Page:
Everyone loves a story about a boy and his dog, especially if that dog is eight feet tall and some five thousand-odd pounds. And has a trunk. And tusks.
Modoc is the true(ish) story of one busy elephant and her boy, born on the same day in a circus in England. When the circus is sold to a rich American, Bram (the boy) stows away on the ship to be with the elephant he loves. The ship goes down in a hurricane, but some two dozen people are saved by clinging to Modoc’s flanks (apparently elephants float more than swim. Who knew?). Washed ashore in India, Bram takes Modoc into ‘hiding’ so that her new owners will assume she’s dead. They have many adventures, including a Hannibal-esque mountain crossing, a trip to America, a misplacing (how do you lose an elephant?), and *spoiler* a tearful reunion. This is one hell of a story, folks.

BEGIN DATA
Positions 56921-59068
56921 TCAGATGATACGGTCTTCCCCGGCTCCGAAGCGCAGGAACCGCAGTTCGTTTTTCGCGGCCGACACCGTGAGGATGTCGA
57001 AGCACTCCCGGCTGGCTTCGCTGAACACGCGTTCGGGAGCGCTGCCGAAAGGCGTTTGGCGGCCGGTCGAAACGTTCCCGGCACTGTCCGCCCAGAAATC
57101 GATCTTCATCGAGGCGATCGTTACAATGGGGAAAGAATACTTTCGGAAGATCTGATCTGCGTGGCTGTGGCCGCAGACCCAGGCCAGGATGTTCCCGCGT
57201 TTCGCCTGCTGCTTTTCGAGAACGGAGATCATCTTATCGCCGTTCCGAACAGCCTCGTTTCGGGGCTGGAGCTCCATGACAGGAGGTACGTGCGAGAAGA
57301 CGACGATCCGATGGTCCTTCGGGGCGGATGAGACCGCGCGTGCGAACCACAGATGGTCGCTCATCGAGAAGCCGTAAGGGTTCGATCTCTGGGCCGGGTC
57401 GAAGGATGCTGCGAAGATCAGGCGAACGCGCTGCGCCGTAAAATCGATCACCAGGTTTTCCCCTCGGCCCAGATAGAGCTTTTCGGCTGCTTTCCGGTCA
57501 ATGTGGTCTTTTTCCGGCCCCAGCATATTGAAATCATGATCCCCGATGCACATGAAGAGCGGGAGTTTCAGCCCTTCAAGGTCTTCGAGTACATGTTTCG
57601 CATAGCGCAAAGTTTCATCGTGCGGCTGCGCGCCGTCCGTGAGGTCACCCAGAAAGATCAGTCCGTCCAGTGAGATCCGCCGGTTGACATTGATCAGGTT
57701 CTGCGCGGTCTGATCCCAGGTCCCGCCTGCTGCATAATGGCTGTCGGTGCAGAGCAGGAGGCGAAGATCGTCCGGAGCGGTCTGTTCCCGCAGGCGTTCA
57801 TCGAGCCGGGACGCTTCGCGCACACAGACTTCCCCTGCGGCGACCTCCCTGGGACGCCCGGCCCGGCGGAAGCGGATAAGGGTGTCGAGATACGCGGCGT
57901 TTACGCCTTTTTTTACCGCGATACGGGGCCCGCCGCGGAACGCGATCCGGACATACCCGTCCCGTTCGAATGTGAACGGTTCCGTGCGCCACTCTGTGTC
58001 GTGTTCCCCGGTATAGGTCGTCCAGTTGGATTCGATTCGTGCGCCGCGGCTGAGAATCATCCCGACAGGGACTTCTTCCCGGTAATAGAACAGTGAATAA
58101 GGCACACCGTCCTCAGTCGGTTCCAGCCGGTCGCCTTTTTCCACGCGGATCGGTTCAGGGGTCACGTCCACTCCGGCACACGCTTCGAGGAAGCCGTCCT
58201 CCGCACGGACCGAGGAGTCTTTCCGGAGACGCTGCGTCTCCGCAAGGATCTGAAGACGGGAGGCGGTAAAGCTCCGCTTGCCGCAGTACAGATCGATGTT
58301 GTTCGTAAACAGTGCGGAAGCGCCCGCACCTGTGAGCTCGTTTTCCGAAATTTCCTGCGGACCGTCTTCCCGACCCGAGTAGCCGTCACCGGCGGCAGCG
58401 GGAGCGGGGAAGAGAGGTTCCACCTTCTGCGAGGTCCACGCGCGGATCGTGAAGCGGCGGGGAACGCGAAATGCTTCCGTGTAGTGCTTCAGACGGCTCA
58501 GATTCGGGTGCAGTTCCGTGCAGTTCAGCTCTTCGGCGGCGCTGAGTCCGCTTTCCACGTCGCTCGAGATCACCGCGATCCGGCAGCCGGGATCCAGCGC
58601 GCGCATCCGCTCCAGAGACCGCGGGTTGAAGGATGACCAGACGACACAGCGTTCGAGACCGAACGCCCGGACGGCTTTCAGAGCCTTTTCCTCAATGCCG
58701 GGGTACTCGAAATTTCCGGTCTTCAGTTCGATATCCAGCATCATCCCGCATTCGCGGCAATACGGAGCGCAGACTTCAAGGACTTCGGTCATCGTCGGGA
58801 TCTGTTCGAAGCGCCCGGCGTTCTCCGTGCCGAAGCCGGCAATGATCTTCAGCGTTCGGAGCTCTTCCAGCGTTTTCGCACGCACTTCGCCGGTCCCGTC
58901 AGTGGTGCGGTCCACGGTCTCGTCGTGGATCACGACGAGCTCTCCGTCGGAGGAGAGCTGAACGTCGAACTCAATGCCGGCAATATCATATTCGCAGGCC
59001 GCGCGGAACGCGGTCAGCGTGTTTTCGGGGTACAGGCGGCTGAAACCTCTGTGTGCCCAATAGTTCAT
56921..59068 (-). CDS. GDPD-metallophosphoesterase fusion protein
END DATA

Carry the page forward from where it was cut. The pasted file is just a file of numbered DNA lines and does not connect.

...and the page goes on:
And true, Helfer’s prose is a little over-poetic, and sometimes it sounds like it’s been Babel-fished from English to Hungarian and back to English again, and he’s got a bit of a heavy hand with the superlatives, and Bram and his successive wives and everyone good is painted with saint paint (Bram will often be plagued with guilt over certain situations, and Helfer will go to great lengths to prove that Bram had done everything he could, often when he had no obligation to do anything at all, but he is so noble that he still feels like he should have done more) and everyone who is bad is unrelentingly bad, and there is loads of unnecessary dialogue that just seems to be there because Helfer felt like someone should be talking, and yes, I was a little miffed to find out that Helfer’s also written a book called Zamba: The True Story of the Greatest Lion that Ever Lived, like, how many of the greatest animals that ever lived does this guy know? But this is a true story, folks, and it’s got the requisite glossies in the middle to prove it.
Helfer kind of pushed me to the edge, but I will forgive a writer much bad writing if his story is both interesting and true. I’m a sucker like that.